802.1X Port Access Control for WLANs - Page 2
September 05, 2003
Knock, Knock, Who's There?
Throughout most of the 802.1X exchange, the switch or access point ("the authenticator") is just a middle man, relaying EAP messages between the station ("the supplicant") and a RADIUS server ("the authentication server"). For example, the station is asked to supply its identity, which the authenticator relays inside a RADIUS Access-Request. Based on the station's identity, the RADIUS server issues a RADIUS Access-Challenge, the content of which the authenticator relays to the station. And so on, until the RADIUS server makes a decision to accept or reject the access request.
This 802.1X framework consolidates decision-making at the RADIUS server, so that ACLs no longer have to be individually configured into every switch or access point. It also allows stations to identify themselves with credentials other than MAC address. For example, the station's identity can be a Windows login, followed by a CHAP challenge/response to verify the station's password. Or the station's identity can be an X.500 Distinguished Name, bound to a digital certificate verified via public/private key cryptography. As we shall see, supporting a wide variety of authentication schemes proves to be both an asset and challenge for 802.1X deployment.
One More Thing: Here's Your Key
In WLANs, an additional step follows EAP Success: an EAPOW Key exchange. This provides the access point and station with secret session keys to be used by Wired Equivalent Privacy (WEP) or Wi-Fi Protected Access (WPA) to encrypt traffic sent over the WLAN.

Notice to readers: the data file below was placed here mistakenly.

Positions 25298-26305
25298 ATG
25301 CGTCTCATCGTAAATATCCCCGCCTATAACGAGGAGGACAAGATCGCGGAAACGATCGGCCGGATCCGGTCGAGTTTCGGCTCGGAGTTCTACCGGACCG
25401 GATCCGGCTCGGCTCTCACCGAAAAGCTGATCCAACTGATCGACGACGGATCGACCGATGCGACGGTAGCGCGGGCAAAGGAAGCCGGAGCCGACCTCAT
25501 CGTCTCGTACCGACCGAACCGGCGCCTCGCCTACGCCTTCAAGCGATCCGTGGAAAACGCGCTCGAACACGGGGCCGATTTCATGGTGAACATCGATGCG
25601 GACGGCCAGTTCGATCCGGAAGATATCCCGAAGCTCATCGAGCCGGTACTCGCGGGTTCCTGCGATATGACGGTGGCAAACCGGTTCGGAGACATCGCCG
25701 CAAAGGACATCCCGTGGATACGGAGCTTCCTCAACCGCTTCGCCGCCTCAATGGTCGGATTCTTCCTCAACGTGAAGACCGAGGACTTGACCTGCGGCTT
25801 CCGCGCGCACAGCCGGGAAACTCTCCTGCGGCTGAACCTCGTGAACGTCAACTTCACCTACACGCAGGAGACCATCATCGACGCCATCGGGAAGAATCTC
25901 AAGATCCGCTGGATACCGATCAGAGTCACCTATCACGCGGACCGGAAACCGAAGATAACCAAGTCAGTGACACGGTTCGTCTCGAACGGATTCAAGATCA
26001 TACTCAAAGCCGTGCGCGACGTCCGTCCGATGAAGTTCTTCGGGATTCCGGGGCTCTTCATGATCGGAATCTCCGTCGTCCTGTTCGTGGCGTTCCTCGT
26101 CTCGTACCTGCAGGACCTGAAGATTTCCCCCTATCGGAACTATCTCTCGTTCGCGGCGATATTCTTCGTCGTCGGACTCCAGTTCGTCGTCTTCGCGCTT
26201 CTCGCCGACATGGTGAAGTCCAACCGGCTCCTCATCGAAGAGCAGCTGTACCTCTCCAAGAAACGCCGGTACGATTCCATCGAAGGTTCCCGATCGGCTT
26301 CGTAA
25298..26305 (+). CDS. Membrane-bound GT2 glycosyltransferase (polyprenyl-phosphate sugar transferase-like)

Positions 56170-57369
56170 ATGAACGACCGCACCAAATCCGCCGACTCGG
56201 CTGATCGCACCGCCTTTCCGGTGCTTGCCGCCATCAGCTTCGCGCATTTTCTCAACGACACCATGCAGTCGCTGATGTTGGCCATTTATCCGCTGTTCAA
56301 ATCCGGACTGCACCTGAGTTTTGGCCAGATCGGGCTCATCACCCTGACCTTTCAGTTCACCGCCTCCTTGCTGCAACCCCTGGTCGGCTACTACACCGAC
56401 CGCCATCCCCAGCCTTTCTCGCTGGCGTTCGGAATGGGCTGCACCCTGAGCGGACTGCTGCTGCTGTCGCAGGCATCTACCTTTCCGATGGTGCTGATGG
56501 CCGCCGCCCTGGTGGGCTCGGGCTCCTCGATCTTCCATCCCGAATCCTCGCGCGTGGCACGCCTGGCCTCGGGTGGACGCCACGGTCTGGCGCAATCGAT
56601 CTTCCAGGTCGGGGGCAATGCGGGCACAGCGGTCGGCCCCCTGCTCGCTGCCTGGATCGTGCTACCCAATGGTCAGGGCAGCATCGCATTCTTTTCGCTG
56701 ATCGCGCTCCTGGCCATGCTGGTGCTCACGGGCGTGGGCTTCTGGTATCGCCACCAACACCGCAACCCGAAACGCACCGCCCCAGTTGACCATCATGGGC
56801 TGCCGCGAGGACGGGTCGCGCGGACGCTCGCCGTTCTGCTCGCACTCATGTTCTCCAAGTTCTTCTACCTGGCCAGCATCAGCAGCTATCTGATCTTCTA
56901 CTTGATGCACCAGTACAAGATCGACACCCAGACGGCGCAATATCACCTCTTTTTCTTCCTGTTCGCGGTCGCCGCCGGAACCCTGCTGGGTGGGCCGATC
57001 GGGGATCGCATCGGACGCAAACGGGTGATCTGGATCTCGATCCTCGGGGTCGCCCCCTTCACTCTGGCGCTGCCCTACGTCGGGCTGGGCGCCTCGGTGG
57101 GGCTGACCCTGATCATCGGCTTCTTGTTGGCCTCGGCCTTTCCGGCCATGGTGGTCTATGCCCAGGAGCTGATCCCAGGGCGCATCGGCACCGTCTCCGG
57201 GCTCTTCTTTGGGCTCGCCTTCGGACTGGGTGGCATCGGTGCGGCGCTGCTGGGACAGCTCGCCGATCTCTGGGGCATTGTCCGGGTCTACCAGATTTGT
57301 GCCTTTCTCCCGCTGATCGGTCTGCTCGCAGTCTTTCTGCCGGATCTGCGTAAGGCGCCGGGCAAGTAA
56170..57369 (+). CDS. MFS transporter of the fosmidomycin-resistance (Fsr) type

In fact, this relationship between 802.1X and data encryption turns out to be just as important to WLAN security as controlling access and authenticating stations. Exchanging session keys with 802.1X is much more resistant to WEP key cracking than using static, manually-configured shared WEP keys. The desire to use dynamic, automatically-generated per-session keys is a significant driver promoting 802.1X deployment, particularly in larger WLANs where managing static WEP keys is difficult anyway.
Drilling Down Into EAP
At this point, you should have a pretty good idea about where 802.1X fits into your network and what happens when a station tries to access a LAN using 802.1X. Deploying 802.1X port access control requires support on all three devices involved in this exchange: supplicant software on stations, authenticator support in access point firmware, and an 802.1X-compatible authentication server.
As you might guess, all three devices must support the same versions of 802.1X and the same authentication methods, and that's where 802.1X deployment gets tricky. In particular, you'll need to find products that support one or more EAP types -- the variations of EAP that support different kinds of authentication.
In part two of this primer, we'll drill down into available EAP types and learn how to choose compatible products to deploy 802.1X in your LAN.